Anatole Kaletsky: Commentary
The modest fall in Britain’s GDP in the third quarter will cause some big gains and losses among currency and bond traders, but it does not change economic reality in any significant way. While economists may define the “end of recession” as the quarter when GDP starts to grow, no matter how feebly, this is not how ordinary people and businesses see things.
Suppose GDP had risen marginally instead of falling, most people would still have believed that Britain was in recession — and rightly so. Even if the economy had started crawling out of the hole into which it stumbled after Lehman, the hole would remain very deep and the top hardly in sight. The German GDP, for example, expanded slightly in the second quarter, yet Germany is still in a deeper hole than Britain — 6.7 per cent below its peak GDP peak, compared with 5.9 per cent here and 3.8 per cent in the US.
What matters is not whether GDP moves up or down a little in one quarter or another. It is when economic activity recovers with growth strong enough to reverse unemployment and restore wealth, production and consumer spending to their pre-recession peak levels.
How long might this take? In Britain’s last deep recession, it took two years after the resumption of growth in mid-1981 for output to return to its previous peak. And the middle of 1983 was, in fact, about the time that Britain’s economic confidence increased and the Thatcher Government’s popularity recovered. To restore the economy by early 2012 to its peak level of output would require not just a marginal resumption of growth, but a rapid recovery with growth rates above 0.7 per cent per quarter.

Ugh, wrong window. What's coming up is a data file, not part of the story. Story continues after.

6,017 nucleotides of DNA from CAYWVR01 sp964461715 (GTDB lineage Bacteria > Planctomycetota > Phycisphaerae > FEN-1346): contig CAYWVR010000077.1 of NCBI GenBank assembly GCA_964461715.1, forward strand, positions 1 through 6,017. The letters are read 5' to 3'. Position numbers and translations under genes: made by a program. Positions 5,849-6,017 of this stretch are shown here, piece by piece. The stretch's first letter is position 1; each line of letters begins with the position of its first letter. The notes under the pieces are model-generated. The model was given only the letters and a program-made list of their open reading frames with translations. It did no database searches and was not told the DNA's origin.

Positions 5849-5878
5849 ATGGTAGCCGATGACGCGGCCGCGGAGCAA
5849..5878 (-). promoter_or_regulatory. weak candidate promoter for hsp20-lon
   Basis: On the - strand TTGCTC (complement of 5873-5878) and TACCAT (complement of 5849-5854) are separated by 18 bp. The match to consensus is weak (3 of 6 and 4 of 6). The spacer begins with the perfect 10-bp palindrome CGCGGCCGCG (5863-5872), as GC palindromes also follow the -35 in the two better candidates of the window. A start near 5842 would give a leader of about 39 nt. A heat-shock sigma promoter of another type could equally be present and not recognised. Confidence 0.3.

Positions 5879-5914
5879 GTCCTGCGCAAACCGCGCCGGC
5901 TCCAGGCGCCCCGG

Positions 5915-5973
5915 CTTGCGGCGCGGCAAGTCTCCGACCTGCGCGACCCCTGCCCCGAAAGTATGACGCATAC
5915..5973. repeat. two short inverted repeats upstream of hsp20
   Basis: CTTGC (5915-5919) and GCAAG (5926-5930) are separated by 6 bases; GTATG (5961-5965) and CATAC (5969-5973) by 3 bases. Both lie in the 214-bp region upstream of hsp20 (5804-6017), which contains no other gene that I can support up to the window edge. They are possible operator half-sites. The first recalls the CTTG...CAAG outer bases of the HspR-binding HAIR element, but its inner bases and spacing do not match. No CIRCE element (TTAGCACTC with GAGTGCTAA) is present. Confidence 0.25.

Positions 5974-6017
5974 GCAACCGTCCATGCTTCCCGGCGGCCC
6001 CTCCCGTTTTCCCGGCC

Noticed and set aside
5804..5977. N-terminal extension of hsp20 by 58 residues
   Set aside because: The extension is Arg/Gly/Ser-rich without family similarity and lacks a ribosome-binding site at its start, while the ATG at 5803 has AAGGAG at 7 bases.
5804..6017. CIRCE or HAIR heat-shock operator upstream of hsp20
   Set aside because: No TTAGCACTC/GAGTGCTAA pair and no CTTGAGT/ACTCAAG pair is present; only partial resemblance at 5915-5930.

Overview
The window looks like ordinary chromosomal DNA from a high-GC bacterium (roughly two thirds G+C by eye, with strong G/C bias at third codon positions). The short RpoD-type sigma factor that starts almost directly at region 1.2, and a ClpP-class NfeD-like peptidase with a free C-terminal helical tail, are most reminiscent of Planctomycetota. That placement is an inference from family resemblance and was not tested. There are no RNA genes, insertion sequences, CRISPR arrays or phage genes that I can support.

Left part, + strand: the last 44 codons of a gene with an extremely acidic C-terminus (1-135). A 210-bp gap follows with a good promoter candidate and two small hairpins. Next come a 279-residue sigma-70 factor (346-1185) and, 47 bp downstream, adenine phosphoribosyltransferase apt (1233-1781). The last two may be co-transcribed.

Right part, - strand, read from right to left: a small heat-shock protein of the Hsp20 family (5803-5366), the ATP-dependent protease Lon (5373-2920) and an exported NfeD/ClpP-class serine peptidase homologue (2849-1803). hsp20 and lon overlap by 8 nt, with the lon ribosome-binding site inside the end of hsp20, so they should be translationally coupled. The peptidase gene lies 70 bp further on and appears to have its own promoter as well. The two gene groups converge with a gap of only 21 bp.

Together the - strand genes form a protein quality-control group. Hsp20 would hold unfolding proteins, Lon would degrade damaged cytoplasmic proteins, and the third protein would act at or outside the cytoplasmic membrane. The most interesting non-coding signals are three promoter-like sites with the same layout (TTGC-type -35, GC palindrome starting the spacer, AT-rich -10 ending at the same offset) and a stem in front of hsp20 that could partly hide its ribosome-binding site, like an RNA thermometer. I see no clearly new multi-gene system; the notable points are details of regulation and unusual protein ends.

Is such a strong “V-shaped” recovery possible given the debt burdens on consumers, the credit crunch and the pressures to cut public borrowing? Nobody knows, but the weak GDP figures may paradoxically have made a V-shaped recovery more likely. Because of these figures the Bank of England will probably increase its monetary expansion and will certainly keep interest rates near zero for the foreseeable future.
As homeowners, businesses and consumers realise that ultra-low rates are not just temporary but are here to stay for years ahead, house prices and shares should keep rising and the pound should remain weak. This monetary stimulus should eventually feed back into exports and consumption — and could generate a surge in economic activity. If and when this happens, the Bank will be in no hurry to damp it down, as there will be little inflation risk until the economy returns to its peak output. Nobody knows when that might happen — but we can now be confident that interest rates will remain near zero until 2012 or beyond. (Anatole Kaletsky, The Times) http://business.timesonline.co.uk/tol/business/economics/article6888261.ece
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